The other way to increase contrast is by using the Tone Curve tool

11. Sometimes it’s hard to see just where your image is being clipped without zooming in close, so just click on the ‘Actual Pixels’ icon on the top toolbar to see the effect your adjustments have on the picture.

Sometimes it’s hard to see just where your image is being clipped without zooming in close, so just click on the ‘Actual Pixels’ icon on the top toolbar to see the effect your adjustments have on the picture.

12. To zoom back out to full view, just click on the ‘Fit to Window’ icon.

 To zoom back out to full view, just click on the ‘Fit to Window’ icon.

13. To see the difference between before and after you make a change, go to View and enable ‘Show Double View’ first, then make the changes you want. The split window will allow you to compare your picture pre and after adjustments.

To see the difference between before and after you make a change, go to View and enable ‘Show Double View’ first, then make the changes you want.

14. If there are areas which keep getting clipped no matter how much you adjust the brightness or the tone curve, the D-Range Optimizer can help. This feature processes highlights and shadows individually to correct them for optimal brightness and tone. Check on Auto to see if it fixes your problem.

 If there are areas which keep getting clipped no matter how much you adjust the brightness or the tone curve, the D-Range Optimizer can help.

15. For finer control, use manual. The Amount slider controls the overall effect, dragging to the right compresses the dynamic range more strongly. The Highlight effect adjusts the brightest parts of the image, dragging the slider to the right increases brightness while dragging it to the left makes them darker. The Shadow slider does the same for the dark areas of your picture.

For finer control, use manual

16. The Color feature lets you tweak the look of your colors. Hue adds an overall color cast to the image, while Saturation increases or decreases the intensity of colors.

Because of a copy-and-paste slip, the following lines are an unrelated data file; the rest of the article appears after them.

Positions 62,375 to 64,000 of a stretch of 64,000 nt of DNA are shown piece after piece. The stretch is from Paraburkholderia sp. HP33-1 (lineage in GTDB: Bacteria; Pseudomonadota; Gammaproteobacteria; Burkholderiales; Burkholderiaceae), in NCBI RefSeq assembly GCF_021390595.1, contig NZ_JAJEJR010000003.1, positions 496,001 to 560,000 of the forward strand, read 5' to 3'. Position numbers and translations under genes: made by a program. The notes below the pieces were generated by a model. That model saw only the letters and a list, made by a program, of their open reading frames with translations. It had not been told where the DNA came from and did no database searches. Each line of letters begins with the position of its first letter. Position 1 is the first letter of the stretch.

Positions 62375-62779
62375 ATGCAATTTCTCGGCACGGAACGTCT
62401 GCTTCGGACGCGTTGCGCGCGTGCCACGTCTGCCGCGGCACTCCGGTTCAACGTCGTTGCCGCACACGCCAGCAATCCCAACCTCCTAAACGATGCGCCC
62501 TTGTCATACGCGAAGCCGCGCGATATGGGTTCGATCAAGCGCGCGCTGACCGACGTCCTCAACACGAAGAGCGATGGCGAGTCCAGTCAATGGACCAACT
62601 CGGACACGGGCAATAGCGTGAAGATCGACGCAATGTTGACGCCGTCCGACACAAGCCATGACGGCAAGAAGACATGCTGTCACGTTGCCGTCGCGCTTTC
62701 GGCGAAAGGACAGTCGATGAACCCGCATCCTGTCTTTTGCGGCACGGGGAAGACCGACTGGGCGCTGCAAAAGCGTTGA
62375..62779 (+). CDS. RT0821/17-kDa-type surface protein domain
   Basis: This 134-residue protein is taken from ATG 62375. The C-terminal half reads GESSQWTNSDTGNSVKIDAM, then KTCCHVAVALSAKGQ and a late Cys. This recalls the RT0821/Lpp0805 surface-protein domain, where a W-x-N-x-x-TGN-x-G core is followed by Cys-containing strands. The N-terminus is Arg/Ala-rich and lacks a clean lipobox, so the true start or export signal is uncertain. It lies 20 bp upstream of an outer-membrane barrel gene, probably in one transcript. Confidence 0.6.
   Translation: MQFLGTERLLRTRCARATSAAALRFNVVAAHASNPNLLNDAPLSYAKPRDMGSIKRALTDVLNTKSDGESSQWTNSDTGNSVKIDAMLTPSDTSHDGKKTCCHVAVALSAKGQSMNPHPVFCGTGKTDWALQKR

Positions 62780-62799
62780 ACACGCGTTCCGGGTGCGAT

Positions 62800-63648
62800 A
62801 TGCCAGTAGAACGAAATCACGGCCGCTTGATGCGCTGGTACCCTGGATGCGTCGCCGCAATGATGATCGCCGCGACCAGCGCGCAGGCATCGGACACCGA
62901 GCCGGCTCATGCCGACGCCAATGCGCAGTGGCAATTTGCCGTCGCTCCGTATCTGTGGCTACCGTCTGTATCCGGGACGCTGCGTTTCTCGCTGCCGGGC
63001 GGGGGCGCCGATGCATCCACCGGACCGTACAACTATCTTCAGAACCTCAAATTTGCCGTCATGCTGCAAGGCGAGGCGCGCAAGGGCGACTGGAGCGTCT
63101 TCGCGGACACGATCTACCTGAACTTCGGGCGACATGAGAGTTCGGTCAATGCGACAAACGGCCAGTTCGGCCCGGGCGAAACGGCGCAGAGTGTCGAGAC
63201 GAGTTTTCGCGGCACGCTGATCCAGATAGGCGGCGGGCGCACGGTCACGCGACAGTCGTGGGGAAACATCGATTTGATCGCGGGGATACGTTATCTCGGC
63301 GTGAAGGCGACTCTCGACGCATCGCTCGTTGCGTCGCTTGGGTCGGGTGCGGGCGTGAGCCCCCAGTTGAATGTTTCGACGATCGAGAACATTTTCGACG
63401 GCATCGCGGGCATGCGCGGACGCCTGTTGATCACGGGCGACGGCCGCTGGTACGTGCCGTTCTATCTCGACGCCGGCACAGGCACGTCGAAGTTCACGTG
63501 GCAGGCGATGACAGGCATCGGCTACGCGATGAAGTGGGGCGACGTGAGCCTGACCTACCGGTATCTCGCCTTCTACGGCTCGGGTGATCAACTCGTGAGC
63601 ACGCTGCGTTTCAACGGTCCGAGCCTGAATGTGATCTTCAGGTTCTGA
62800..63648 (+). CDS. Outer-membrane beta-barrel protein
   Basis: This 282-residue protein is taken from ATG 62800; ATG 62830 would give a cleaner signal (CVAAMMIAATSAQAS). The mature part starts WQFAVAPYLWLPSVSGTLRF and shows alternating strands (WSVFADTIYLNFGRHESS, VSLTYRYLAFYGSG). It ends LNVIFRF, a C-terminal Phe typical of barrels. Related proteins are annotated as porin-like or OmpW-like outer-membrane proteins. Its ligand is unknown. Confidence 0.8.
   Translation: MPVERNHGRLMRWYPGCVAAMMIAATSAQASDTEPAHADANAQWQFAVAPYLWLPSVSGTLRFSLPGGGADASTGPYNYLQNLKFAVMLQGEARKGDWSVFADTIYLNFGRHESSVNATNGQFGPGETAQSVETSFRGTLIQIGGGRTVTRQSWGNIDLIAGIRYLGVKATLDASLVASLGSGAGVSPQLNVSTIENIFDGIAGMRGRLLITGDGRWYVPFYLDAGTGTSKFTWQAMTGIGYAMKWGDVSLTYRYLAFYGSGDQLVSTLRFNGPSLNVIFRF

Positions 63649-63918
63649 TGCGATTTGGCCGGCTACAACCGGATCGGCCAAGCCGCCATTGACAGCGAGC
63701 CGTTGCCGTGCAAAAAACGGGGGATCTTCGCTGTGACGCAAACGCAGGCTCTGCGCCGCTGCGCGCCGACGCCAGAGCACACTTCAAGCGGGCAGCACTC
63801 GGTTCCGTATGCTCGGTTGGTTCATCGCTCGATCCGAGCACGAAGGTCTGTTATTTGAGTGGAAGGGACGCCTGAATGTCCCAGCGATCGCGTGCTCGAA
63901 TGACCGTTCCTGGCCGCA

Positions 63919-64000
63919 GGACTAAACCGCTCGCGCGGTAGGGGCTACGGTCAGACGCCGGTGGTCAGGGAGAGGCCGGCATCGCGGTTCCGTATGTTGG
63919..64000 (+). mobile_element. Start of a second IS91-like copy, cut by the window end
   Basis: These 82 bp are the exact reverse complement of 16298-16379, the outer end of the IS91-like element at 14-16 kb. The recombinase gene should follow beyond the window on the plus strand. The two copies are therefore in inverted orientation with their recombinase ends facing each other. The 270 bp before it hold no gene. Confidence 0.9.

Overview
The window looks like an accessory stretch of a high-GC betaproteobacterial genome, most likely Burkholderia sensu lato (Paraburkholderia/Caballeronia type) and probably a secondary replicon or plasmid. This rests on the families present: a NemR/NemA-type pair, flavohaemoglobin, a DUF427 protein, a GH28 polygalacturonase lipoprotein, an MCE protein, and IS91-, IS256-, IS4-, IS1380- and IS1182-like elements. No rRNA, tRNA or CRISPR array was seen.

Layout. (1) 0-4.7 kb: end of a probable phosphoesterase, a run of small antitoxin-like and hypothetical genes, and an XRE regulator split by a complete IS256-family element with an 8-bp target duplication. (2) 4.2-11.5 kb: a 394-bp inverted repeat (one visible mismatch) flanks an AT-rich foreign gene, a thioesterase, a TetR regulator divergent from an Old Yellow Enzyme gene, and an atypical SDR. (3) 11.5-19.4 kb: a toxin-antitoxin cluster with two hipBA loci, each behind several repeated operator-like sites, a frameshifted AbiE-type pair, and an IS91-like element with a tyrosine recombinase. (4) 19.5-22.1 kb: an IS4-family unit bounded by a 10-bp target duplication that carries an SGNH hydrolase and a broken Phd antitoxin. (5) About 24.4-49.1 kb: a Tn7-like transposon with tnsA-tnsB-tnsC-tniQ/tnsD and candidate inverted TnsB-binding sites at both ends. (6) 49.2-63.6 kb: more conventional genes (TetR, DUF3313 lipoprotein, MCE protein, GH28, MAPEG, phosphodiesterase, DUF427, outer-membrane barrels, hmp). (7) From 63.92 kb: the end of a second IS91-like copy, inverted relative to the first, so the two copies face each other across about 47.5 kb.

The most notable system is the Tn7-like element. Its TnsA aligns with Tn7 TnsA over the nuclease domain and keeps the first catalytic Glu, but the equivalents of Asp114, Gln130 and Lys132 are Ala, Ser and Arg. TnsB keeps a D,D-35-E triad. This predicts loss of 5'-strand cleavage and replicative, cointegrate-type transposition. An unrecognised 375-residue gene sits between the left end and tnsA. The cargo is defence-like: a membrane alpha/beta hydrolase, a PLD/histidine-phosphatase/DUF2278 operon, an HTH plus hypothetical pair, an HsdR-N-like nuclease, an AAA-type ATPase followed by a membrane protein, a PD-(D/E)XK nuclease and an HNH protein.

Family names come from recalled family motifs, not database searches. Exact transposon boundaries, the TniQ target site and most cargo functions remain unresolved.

The Color feature lets you tweak the look of your colors
The Color feature lets you tweak the look of your colors
The Color feature lets you tweak the look of your colors

17. Shading Compensation corrects for the look of vignettes in your picture. If you have corners darker than the rest of the image, you can use this feature to increase their brightness.

 Shading Compensation corrects for the look of vignettes in your picture

18. Sharpness increases or decreases the amount of texture and overall crispness of an image. While making an image sharper makes textures more prominent, you can also increase the appearance of noise by over-sharpening.

 Sharpness increases or decreases the amount of texture and overall crispness of an image

19. If you have a noisy image because it was shot at high ISO, you can use the Noise Reduction feature to reduce the appearance of noise. Usually, just setting it to Auto should be enough, but you can also fine-tune it manually. Be careful, as over-reducing the appearance of noise will also smooth out textures and fine detail. If color noise is the problem (speckles of red, green and blue), use the ‘Color noise reduction’ slider to specifically target those areas.

 If you have a noisy image because it was shot at high ISO, you can use the Noise Reduction feature to reduce the appearance of noise

20. To output your work in an easily shared format with all the adjustments you’ve made, click on the Output icon on the top right.

To output your work in an easily shared format with all the adjustments you’ve made, click on the Output icon on the top right.

21. To save your adjustments, click on the Save icon on the top right.

To save your adjustments, click on the Save icon on the top right.